While Philbrook and Gilcrease are the two mainstay museums in Tulsa, there are tons of other museums to scope out. The Brady Arts District downtown offers a number of different museums and galleries, including the Woody Guthrie Museum, Philbrook Downtown, and the Arts and Humanities Council of Tulsa. You could easily spend most of a day wandering to each of these creative venues.

This summer, I intend to check out the Tulsa Air and Space Museum. I’ve heard that the Planetarium, which provides an exciting educational experience by pairing stunning high-definition visuals with state of the art technology in a theater, is truly amazing.

Other local museums worth visiting include the Tulsa Children’s Museum, Will Rogers Memorial Museum in Claremore, and Woolaroc in Bartlesville.

eastgate4. Get Your inner granny on and go mall walking.

OK, don’t mock me. I am an avid runner, and not being able to run at this point in my pregnancy is a real drag. So I’ve been getting my mall walking on. I’m sure you all know about Woodland Hills Mall and Promenade Mall, but have you been around Tulsa long enough to know the secret of Eastland Mall (now known as Eastgate Metroplex?). When I was a kid, there was actually a mall at 21st near 145th E. Ave.

Nowadays, that mall has been transformed into a bit of a business complex. However, the mall is still more than half unoccupied, so it’s the perfect place to mall walk in the A/C without having to trample over teenyboppers! While you’re there, you can also grab a drink or a bite to eat at Kaffe Bona or Subway.

nam hai5. Have a cultural experience.

Nam-Hai at 11528 E 21st St. opened a new location a year or so ago that is definitely worth checking out! They have all things Asian! Anytime I’ve needed to cook with a special Asian spice or vegetable, or that one time in high school when I was desperate to find ube, a special yam-based ice cream from the Philippines, Nam-Hai came through for me! It’s also just really fun to walk around and experience a different culture (or your own culture, if you are Asian!).

Another culture worth exploring is the Hispanic culture! Tulsa has a number of Hispanic shops and restaurants scattered around town. Many are in the vicinity of 21st and Garnett. Also in that area you will find the Martin Regional Library, which has the largest collection of Spanish materials in Tulsa. If you have kids, the Martin Regional Library is a great place to take them to help encourage a bilingual future! Another Hispanic hub in town is on Lewis around Highway 2-44. There, you can find my favorite Hispanic bakery, Pancho Anaya.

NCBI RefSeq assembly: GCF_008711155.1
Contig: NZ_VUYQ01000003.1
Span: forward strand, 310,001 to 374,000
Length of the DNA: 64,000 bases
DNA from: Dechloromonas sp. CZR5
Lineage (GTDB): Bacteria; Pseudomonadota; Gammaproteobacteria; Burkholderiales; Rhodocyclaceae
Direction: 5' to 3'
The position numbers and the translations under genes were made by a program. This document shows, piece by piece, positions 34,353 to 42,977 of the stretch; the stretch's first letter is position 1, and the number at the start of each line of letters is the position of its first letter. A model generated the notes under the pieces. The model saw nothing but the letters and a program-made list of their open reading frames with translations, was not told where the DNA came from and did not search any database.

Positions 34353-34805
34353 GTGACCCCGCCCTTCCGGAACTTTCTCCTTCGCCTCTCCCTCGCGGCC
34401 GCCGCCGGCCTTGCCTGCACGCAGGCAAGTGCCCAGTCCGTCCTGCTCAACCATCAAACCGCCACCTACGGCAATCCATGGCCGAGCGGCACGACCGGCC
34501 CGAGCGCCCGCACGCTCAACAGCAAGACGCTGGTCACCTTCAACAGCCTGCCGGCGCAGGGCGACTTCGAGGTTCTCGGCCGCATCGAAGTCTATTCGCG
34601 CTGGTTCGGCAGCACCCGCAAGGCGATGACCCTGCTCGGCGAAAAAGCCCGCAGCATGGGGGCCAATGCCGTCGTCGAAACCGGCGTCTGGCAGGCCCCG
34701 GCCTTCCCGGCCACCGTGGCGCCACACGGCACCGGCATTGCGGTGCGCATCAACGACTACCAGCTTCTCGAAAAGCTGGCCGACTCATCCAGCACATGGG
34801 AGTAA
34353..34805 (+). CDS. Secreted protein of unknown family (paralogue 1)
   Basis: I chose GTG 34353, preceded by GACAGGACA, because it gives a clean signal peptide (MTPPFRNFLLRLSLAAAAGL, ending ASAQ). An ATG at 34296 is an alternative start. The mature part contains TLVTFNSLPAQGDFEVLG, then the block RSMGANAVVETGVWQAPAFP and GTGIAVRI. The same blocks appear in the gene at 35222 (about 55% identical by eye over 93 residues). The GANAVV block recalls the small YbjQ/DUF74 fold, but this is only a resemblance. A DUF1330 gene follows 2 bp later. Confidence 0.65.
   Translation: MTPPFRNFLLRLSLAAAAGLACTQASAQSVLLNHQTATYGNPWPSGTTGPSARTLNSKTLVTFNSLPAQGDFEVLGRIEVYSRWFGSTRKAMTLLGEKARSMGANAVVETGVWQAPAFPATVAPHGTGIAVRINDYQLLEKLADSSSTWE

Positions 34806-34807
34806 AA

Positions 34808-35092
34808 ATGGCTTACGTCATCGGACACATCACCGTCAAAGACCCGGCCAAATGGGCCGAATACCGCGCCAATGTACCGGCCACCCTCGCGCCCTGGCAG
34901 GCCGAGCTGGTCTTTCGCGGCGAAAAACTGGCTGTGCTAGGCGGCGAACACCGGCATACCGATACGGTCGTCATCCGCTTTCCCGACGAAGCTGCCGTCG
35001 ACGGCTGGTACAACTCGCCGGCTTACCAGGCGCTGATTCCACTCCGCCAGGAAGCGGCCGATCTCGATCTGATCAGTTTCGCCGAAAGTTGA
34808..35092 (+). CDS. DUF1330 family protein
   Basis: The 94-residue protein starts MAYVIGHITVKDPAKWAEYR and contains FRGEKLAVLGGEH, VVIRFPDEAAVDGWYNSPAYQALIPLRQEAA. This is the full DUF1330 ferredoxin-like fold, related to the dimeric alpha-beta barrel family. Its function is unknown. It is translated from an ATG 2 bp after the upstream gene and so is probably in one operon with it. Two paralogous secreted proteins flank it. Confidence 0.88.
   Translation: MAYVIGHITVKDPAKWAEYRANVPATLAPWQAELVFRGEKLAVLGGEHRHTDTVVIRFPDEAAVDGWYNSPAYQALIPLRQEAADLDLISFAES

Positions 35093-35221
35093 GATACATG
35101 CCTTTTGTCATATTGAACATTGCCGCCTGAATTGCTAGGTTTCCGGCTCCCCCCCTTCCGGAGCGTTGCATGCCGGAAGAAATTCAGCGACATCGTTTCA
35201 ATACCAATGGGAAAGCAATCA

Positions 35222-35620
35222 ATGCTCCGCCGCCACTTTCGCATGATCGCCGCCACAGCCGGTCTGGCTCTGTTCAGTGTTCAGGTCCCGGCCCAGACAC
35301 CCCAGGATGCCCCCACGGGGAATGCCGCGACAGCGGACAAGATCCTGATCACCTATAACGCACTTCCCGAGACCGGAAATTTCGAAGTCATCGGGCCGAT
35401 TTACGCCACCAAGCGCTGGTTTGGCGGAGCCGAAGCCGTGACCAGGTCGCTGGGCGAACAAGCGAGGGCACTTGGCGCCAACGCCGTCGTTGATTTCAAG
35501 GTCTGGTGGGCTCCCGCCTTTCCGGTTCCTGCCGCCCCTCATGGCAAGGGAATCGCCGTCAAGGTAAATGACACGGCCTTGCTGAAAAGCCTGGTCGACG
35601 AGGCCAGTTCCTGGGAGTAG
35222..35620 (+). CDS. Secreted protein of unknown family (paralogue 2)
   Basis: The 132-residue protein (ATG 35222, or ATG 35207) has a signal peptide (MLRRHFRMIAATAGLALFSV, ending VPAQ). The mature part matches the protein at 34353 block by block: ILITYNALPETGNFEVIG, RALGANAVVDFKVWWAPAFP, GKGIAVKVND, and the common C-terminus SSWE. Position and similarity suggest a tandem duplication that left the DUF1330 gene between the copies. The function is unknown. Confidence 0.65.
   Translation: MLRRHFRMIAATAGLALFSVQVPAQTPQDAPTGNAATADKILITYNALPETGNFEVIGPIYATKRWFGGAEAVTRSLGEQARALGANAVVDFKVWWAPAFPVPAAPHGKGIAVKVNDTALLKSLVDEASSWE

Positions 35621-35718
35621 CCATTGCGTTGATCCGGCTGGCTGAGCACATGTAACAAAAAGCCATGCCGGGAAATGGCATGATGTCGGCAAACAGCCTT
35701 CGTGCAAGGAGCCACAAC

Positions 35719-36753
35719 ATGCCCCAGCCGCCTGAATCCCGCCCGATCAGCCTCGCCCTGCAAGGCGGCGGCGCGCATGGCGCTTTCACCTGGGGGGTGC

Andy-B-Web-2013-126. Go bowling.

So apparently, kids can bowl free over the summer at Andy B’s at 87th and Lewis. Sounds like a great activity to keep the kiddos occupied! Here’s the link with all the details.
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main event7. Get all kinds of fun on at Main Event.

Have you been to Main Event in Tulsa Hills yet? There is so much to do there, and it’s all indoors! YAY! You can climb the ropes’ course, bowl, play laser tag, play arcade games, or eat! I’ve been wanting to go there on a Monday night, when they have Monday Night Madness. You can choose from three specials: all you can play activities for $9.95, unlimited video game play for $9.95, or a $20 FUNcard good for food and fun.

Shark-Tank-During-Feed-1024x6828. Visit the Oklahoma Aquarium.

The Oklahoma Aquarium in Jenks is a real gem, and it’s awesome that it’s located right in Tulsa’s back yard! During your visit there, you can see local aquatic life like catfish, but also aquatic creatures from all over the world, like sea anemones, jellyfish, and best of all… sharks! I absolutely love the Shark Tunnel at the Aquarium! The sharks will literally swim right over your head! It’s a hoot.

The Aquarium also has a little restaurant if you need to grab lunch there. Speaking of grabbing a bite to eat, it’s fun to watch the critters getting fed! Check out the feeding schedule so you can schedule your visit properly. I would think that with the release of Disney’s “Finding Dory” this summer, the Oklahoma Aquarium will be a very popular destination for families!

Did I leave anything out? What are your favorite things to do INDOORS in the Tulsa area?

 

Tulsa’s 5 Best Landmarks

If you’re visiting the Tulsa area, or if you live in Tulsa but have guests in town, these are the places you need to go. These spots are iconically Tulsa — the must-see places for the Tulsa visitor. So bust out your cameras or Instagram, and get ready to take cheesy pictures of yourself at these spots.

1. I’ll start with a1024px-Praying_Hands_at_the_main_entrance_to_the_campus_of_Oral_Roberts_University double-whammy of prayer, a spot in south Tulsa constantly frequented by tourists from all over the world: Oral Roberts University, an educational institution known worldwide for its unique architecture and two particularly intriguing landmarks.

1a. The Praying Hands.
The 60 foot, 30 ton bronze sculpture by sculptor Leonard McMurray (cast in Juárez, Mexico in 1980), is supposedly the second largest bronze statue in the world — at least that’s what I was told when I was in school there. The statue is located on S. Lewis avenue at 77th st. It was originally situated in front of the City of Faith (now CityPlex Towers), but it was moved to the University entrance on Lewis in 1991.

When I was an ORU student, rumor had it that you could actually crawl inside the Praying Hands. I’m not really sure if this is true or not, but I have witnessed many a student climb on top of the Praying Hands. (not that I’m encouraging that kind of rabble-rousing — please don’t take my degree away, ORU).


Prayer_Tower1b. The Prayer Tower.